Black pepper

RECIPE:

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First wash, brush/scrape skin off, rinse and cut the burdock root in small enough pieces.

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Now, the most important point in the rcipe:
marinate the cut burdock root in dashi in a vinyl pouch or Tupperware box for at least half a day!

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Drain the burdock root thoroughly. Roll in plenty of cornstarch.

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Once fried to your liking shake oil away as quickly as you can, season with salt and black pepper and eat them like fried potatoes while hot. Great with beer!

Simple, satisfying and healthy!

RECOMMENDED RELATED WEBSITES

Shop with Intent by Debbie
BULA KANA in Fiji
Kraemer’s Culinary blog by Frank Kraemer in New York,Tokyo Food File by Robbie Swinnerton, Green Tea Club by Satoshi Nihonyanagi in Shizuoka!, Mind Some by Tina in Taiwan, Le Manger by Camille Oger (French), The Indian Tourist, Masala Herb by Helene Dsouza in Goa, India, Mummy I Can Cook! by Shu Han in London, Pierre.Cuisine, Francescannotwrite, My White Kitchen, Foodhoe, Chucks Eats, Things that Fizz & Stuff, Five Euro Food by Charles,Red Shallot Kitchen by Priscilla,With a Glass, Nami | Just One Cookbook, Peach Farm Studio, Clumsyfingers by Xethia, PepperBento, Hapabento, Kitchen Cow, Lunch In A Box, Susan at Arkonlite, Vegan Lunch Box; Tokyo Tom Baker, Daily Food Porn/Osaka, Only Nature Food Porn, Happy Little Bento, J-Mama’s Kitchen, Cook, Eat, Play, Repeat, Bento Lunch Blog (German), Adventures In Bento, Anna The Red’s Bento Factory, Ohayo Bento,

Must-see tasting websites:

-Sake: Tokyo Through The Drinking Glass, Tokyo Foodcast, Urban Sake, Sake World
-Wine: Palate To Pen, Warren Bobrow, Cellar Tours, Ancient Fire Wines Blog
-Beer: Another Pint, Please!, Beering In Good Mind: All about Craft Beer in Kansai by Nevitt Reagan!
-Whisky: Nonjatta: All about whisky in Japan by Stefan Van Eycken
-Japanese Pottery to enjoy your favourite drinks: Yellin Yakimono Gallery

Non gastronomy must-see sites by Shizuoka Residents

HIGHOCTANE/HAIOKU by Nick Itoh in Shizuoka City

Japanese Vegan Recipe: Natto Cha Zuke・納豆茶漬け

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I’m not a vegan and never will be, but I do have many friends who are and when I can find a recipe for them it os always a pleasure to put it online!
Now beans, especially fermented beans/natto/納豆 comes with a lot of healthy ingredients for such a priority.
Rice (you may use it whole of course and tea have also plenty!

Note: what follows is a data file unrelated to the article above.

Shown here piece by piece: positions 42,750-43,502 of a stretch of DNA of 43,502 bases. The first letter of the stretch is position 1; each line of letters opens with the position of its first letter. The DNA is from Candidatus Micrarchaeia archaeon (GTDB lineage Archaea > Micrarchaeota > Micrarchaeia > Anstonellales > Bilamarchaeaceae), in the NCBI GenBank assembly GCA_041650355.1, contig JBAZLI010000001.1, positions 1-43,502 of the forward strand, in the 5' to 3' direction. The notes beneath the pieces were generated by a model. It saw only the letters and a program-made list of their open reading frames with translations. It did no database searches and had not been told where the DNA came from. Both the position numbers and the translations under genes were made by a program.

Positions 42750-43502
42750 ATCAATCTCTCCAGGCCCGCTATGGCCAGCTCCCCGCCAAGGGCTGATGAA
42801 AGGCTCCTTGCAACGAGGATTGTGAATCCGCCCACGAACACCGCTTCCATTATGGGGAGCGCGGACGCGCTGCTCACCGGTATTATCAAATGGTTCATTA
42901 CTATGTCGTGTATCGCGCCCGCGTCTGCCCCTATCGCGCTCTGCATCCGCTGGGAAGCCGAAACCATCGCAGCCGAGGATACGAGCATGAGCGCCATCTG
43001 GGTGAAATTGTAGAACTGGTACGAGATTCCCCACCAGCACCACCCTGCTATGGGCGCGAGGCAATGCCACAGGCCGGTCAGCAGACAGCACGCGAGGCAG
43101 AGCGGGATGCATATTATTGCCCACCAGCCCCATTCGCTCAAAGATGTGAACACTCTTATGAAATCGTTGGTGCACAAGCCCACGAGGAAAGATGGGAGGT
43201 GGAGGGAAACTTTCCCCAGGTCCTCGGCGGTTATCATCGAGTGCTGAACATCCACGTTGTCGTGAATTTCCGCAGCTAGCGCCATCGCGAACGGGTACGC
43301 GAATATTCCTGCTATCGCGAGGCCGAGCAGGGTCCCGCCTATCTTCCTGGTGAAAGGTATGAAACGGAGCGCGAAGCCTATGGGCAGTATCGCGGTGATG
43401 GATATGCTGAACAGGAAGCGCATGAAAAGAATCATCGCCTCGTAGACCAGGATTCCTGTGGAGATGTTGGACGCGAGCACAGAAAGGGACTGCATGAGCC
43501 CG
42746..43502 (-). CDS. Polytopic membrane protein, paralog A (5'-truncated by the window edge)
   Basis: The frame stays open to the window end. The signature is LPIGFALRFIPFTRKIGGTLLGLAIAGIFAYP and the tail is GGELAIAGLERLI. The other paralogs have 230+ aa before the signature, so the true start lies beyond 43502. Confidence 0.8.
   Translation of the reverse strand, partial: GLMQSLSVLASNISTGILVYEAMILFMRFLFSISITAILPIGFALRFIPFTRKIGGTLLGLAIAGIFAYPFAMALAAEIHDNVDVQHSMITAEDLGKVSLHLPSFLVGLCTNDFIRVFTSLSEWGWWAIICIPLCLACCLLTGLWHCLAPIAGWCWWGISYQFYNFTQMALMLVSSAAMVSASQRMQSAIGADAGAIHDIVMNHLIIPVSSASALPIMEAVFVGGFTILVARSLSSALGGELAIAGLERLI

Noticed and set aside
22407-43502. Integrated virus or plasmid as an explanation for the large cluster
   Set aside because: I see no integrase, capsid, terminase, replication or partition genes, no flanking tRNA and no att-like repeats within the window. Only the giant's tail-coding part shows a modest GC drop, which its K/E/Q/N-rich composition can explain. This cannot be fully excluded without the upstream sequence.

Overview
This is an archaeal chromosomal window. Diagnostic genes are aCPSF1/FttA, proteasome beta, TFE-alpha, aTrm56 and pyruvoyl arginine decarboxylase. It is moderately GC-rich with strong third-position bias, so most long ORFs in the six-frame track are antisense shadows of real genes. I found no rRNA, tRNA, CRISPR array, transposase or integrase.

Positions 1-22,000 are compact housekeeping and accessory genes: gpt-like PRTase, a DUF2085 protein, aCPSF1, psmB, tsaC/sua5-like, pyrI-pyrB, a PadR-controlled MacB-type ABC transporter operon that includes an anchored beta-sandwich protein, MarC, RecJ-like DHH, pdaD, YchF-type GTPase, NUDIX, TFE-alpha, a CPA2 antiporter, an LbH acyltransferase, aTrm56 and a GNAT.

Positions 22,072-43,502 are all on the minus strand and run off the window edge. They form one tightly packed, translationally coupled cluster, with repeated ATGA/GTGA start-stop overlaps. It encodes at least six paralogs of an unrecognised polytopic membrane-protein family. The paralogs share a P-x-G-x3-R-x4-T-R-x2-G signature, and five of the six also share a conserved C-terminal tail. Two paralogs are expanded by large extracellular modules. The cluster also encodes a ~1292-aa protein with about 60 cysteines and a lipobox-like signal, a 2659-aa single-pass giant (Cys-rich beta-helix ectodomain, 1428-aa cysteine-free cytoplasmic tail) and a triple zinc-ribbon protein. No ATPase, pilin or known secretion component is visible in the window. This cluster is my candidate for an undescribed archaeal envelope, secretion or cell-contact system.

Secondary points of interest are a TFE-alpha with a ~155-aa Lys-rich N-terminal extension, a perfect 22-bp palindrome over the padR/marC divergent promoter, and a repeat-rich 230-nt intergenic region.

Chazuke/茶漬け is a Japanese way to accommodate cold leftover steamed rice by basically warming it up through pouring hot tea over it. A cold version is also possible, especially in summer!

INGREDIENTS (I leave the proportions to your appetite!):

Cold steamed rice (leftovers)
Hot tea
Natto
Soy sauce
Chili pepper powder
Finely chopped scallions/white leek
Optional: sesame oil, grated ginger, etc.

RECIPE:

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Pour some plain natto inside a bowl.

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Mix/stir natto with chopsticks or fork long enough to see natto completely linked with sticky filaments. As a criteria stir it a hundred times!

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Season it with soy sauce (and sesame oil as an option) and chili pepper powder and stir.

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Add finely chopped scallions/white leek (and grated ginger as an option) and mix well.

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In a bowl place enough cold teamed rice and natto on top.
Pour hot green (or oolong) tea over the rice up to the top of the ice.
For the cold version pour ice-cold tea.
Enjoy!

So simple and healthy!

RECOMMENDED RELATED WEBSITES

Shop with Intent by Debbie
BULA KANA in Fiji
Kraemer’s Culinary blog by Frank Kraemer in New York,Tokyo Food File by Robbie Swinnerton, Green Tea Club by Satoshi Nihonyanagi in Shizuoka!, Mind Some by Tina in Taiwan, Le Manger by Camille Oger (French), The Indian Tourist, Masala Herb by Helene Dsouza in Goa, India, Mummy I Can Cook! by Shu Han in London, Pierre.Cuisine, Francescannotwrite, My White Kitchen, Foodhoe, Chucks Eats, Things that Fizz & Stuff, Five Euro Food by Charles,Red Shallot Kitchen by Priscilla,With a Glass, Nami | Just One Cookbook, Peach Farm Studio, Clumsyfingers by Xethia, PepperBento, Hapabento, Kitchen Cow, Lunch In A Box, Susan at Arkonlite, Vegan Lunch Box; Tokyo Tom Baker, Daily Food Porn/Osaka, Only Nature Food Porn, Happy Little Bento, J-Mama’s Kitchen, Cook, Eat, Play, Repeat, Bento Lunch Blog (German), Adventures In Bento, Anna The Red’s Bento Factory, Ohayo Bento,

Must-see tasting websites:

-Sake: Tokyo Through The Drinking Glass, Tokyo Foodcast, Urban Sake, Sake World
-Wine: Palate To Pen, Warren Bobrow, Cellar Tours, Ancient Fire Wines Blog
-Beer: Another Pint, Please!, Beering In Good Mind: All about Craft Beer in Kansai by Nevitt Reagan!
-Whisky: Nonjatta: All about whisky in Japan by Stefan Van Eycken
-Japanese Pottery to enjoy your favourite drinks: Yellin Yakimono Gallery

Non gastronomy must-see sites by Shizuoka Residents

HIGHOCTANE/HAIOKU by Nick Itoh in Shizuoka City